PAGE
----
St. Peter’s Square: Italian Novecento and rationalism
The small town of Uble, and in particular its central square, display some of the most important examples of the Italian Novecento and rationalism in Croatia.
Once a “splendid” square, today largely abandoned
St. Peter’s Square is connected on a straight road to the sardine factory (today, completely destroyed) and the port. Its urban design forms a rectangular space corresponding to the golden ratio (1:1.618), which has been employed by some 20th century architects, such as Le Corbusier, believing this proportion to be aesthetically pleasing. The square is surrounded by public buildings: a church, an elementary school, a school canteen, a parish office, the former Casa del Fascio (Fascist party building), and the former Casa del Dopolavoro (Fascist community centre). Most of these buildings are currently either abandoned or used as residential houses, whereas the church still serves its original function. Today, there are various projects for the revitalization of the mostly abandoned urban infrastructure.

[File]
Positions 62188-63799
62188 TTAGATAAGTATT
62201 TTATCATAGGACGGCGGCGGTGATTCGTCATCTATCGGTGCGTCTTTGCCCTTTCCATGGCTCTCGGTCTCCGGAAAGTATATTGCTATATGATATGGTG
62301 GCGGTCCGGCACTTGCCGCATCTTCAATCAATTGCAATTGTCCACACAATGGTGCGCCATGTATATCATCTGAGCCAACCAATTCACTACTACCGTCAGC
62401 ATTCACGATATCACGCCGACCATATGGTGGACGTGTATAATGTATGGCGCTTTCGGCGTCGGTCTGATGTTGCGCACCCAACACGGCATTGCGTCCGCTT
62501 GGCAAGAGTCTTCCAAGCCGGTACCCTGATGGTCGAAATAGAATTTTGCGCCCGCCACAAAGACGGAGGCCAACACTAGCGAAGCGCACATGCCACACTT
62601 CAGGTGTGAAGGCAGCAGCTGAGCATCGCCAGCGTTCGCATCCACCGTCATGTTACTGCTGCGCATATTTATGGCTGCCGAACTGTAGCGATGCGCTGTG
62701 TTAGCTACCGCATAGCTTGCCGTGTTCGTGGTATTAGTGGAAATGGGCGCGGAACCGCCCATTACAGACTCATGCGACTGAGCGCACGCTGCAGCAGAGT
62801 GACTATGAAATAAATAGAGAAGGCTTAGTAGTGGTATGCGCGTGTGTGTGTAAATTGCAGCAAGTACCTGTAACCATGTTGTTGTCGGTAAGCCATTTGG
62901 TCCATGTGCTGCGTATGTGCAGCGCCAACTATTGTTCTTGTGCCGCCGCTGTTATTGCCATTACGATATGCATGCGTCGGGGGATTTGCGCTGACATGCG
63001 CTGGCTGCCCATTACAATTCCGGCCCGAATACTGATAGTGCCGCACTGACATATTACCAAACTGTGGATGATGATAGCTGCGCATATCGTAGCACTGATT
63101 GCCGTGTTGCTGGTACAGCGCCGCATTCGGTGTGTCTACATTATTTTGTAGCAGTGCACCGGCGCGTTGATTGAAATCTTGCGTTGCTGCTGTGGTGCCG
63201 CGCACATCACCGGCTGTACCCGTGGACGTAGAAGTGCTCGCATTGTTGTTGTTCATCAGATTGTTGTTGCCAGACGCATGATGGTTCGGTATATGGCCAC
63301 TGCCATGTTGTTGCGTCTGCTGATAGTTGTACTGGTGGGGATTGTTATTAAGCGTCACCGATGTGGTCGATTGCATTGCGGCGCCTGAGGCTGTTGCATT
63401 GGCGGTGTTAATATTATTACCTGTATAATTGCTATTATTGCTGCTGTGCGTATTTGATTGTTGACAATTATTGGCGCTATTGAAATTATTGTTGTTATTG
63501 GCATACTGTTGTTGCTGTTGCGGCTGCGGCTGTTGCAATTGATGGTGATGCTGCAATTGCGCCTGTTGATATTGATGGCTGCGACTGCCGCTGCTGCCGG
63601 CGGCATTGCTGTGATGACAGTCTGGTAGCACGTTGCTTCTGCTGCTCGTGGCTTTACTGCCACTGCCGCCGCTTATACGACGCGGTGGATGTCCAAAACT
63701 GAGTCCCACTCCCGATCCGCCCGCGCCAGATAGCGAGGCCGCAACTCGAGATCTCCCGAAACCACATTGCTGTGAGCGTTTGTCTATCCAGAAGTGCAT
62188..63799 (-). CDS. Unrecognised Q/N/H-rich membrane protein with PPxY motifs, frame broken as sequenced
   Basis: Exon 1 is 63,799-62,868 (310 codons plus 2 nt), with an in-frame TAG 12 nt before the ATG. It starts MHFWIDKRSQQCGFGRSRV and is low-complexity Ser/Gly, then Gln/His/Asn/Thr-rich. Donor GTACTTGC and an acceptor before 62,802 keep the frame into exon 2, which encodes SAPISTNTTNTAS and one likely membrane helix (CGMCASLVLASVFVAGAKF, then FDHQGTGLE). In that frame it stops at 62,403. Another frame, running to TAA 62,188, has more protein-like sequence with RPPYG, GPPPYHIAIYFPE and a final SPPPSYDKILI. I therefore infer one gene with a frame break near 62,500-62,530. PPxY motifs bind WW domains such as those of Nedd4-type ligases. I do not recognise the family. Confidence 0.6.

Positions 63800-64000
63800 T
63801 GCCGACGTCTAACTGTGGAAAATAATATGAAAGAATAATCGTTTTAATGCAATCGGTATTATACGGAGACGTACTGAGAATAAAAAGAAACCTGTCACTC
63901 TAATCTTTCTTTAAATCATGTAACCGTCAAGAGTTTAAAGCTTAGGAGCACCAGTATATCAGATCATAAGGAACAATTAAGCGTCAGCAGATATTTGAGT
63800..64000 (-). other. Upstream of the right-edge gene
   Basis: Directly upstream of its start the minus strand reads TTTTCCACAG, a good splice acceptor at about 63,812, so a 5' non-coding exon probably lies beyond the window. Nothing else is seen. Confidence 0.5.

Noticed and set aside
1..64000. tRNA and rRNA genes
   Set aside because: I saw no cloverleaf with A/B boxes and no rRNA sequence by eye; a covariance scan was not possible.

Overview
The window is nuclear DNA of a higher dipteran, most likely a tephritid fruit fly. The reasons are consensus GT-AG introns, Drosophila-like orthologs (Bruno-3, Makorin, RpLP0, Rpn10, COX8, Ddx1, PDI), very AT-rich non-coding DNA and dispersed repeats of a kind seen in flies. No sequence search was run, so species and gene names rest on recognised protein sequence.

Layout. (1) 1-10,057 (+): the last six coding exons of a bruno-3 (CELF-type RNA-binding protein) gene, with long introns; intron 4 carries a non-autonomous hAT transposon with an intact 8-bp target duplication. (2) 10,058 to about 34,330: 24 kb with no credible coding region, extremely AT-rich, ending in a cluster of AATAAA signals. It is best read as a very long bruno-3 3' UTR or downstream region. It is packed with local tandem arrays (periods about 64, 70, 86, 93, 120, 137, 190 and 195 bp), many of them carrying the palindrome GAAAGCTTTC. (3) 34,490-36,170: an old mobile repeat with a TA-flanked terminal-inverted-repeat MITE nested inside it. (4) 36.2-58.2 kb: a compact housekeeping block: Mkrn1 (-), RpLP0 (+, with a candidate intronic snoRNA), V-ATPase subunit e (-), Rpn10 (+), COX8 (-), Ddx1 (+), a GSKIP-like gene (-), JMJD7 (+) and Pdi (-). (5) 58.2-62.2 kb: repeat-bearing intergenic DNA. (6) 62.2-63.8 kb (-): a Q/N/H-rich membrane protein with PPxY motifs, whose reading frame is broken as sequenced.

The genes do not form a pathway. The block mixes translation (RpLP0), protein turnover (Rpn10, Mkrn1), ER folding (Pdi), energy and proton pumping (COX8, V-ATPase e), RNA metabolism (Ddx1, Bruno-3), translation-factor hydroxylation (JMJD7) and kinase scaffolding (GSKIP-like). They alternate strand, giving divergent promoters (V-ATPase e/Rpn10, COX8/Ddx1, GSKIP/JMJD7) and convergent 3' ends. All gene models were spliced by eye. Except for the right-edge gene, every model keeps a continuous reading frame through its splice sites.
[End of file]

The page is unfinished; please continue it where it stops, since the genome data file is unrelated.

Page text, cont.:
Italian Novecento and rationalism
Except for the church, all the buildings have been consistently designed in the spirit of modern architecture, i.e. Italian rationalism: pure geometric (cubical) forms without decorations, flat roofs and horizontal windowsills of reinforced concrete. Differently, St. Peter’s Church is designed in the style of the other major current of modernism: Italian Novecento. The grouted bricks are elegantly employed on the high narrow windows. Apart from its central position, the church is also given importance through an imposing façade with a central bell tower.
After WW II, when Tito’s communist regime turned Uble into a military base, the former school canteen was replaced in 1974 by a huge military hotel for the Yugoslav troops, today totally abandoned.